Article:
What is an Antibubble?An antibubble is the opposite of a bubble. A soap bubble in air is a thin film of liquid surrounding air. An antibubble in liquid is a thin film of air surrounding liquid.
Note that an antibubble is different than an ordinary air bubble in liquid. An ordinarry air bubble is simply some air surrounded by liquid. An antibubble has liquid inside and outside. They form when a "boule" or water droplet presses through the surface with a thin coating of air. This is nicely illustrated to the right in the drawing from Chang.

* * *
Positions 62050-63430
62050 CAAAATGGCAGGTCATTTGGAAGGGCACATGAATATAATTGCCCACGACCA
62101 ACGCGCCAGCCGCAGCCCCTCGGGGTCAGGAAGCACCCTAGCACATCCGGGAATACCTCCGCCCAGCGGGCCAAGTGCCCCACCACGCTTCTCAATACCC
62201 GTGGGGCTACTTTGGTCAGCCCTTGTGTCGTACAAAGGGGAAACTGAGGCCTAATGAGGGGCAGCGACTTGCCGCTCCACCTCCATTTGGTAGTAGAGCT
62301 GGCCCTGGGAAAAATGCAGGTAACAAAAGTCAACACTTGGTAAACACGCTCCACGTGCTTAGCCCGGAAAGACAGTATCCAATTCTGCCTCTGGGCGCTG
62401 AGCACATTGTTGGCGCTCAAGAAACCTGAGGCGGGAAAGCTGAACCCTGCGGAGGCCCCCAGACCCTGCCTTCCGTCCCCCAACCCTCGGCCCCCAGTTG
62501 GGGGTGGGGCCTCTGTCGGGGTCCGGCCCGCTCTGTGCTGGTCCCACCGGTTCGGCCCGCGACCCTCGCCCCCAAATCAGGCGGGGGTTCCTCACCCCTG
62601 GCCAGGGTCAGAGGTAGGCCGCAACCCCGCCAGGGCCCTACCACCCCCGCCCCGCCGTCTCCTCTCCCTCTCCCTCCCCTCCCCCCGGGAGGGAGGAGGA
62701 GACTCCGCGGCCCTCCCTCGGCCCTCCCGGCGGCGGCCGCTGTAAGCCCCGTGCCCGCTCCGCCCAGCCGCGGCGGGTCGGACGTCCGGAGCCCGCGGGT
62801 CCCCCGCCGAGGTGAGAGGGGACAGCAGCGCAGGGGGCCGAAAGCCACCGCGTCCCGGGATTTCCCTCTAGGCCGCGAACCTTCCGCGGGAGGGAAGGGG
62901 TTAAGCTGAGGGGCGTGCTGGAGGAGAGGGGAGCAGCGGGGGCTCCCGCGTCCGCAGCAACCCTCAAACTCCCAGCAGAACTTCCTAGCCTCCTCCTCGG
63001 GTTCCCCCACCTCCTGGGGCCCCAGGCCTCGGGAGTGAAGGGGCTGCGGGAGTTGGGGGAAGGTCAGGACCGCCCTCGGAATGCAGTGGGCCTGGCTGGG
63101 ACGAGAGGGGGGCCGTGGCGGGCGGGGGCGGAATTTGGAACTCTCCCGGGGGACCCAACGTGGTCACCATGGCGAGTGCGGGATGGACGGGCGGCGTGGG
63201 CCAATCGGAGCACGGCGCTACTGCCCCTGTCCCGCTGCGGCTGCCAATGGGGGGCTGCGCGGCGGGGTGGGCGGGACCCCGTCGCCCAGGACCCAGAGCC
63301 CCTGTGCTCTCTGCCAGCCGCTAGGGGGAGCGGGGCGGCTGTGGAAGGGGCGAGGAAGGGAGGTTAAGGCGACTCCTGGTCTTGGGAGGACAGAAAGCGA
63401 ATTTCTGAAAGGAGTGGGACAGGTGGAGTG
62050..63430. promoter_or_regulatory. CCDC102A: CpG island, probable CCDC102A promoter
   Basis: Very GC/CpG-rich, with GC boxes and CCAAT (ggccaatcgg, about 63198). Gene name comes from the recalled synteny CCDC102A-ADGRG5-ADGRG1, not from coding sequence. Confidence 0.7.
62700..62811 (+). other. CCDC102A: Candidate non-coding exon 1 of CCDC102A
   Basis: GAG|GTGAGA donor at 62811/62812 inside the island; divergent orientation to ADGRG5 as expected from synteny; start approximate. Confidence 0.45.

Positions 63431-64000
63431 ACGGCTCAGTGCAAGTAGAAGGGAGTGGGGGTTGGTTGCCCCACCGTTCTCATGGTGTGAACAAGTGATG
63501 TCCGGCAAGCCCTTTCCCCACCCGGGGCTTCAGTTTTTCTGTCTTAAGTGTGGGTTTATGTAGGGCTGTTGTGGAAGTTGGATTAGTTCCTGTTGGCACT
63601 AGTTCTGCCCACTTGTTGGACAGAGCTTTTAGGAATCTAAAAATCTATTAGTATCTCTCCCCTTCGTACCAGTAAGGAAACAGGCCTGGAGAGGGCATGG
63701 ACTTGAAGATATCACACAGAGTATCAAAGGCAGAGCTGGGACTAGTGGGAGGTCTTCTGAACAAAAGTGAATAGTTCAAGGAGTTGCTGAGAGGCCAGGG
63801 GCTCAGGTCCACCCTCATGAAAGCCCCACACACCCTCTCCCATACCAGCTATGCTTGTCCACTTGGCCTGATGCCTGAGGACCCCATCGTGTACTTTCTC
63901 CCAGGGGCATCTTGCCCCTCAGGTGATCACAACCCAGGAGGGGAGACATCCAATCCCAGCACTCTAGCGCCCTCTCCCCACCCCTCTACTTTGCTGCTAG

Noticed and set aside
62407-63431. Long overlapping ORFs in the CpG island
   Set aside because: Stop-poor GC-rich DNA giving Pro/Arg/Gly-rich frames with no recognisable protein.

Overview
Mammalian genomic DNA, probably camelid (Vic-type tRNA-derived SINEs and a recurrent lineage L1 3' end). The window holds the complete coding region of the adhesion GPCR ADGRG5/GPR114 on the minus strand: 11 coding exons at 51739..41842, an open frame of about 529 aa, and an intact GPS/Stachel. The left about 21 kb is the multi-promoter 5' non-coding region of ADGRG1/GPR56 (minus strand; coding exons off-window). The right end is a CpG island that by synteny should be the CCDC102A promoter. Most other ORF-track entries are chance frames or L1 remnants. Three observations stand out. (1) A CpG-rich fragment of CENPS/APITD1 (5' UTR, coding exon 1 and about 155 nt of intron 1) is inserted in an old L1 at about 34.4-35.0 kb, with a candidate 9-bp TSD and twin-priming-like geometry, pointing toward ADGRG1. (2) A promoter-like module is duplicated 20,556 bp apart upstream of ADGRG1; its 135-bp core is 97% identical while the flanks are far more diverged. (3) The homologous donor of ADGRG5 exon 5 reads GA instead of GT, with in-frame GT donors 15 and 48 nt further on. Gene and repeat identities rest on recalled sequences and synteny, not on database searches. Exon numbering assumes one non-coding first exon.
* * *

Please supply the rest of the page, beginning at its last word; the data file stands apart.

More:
What Are Some Properties of Antibubbles?Since they are mostly water with a very thin skin of air, antibubbles are just slightly lighter than the surrounding fluid. This is how you can easily spot one. Ordinary air bubbles quickly rise to the surface; antibubbles take a long time to rise to the top. In fact, if the inner fluid in an antibubble is somewhat heavier than the surrounding fluid, the antibubble will actually sink. When an antibubble pops, all that remains are some very tiny air bubbles that rapidly rise.
If you use this page as inspiration for a science project or other great things, please send me a photo and/or a description of your results. I will post them here with credit to you. You'll be famous!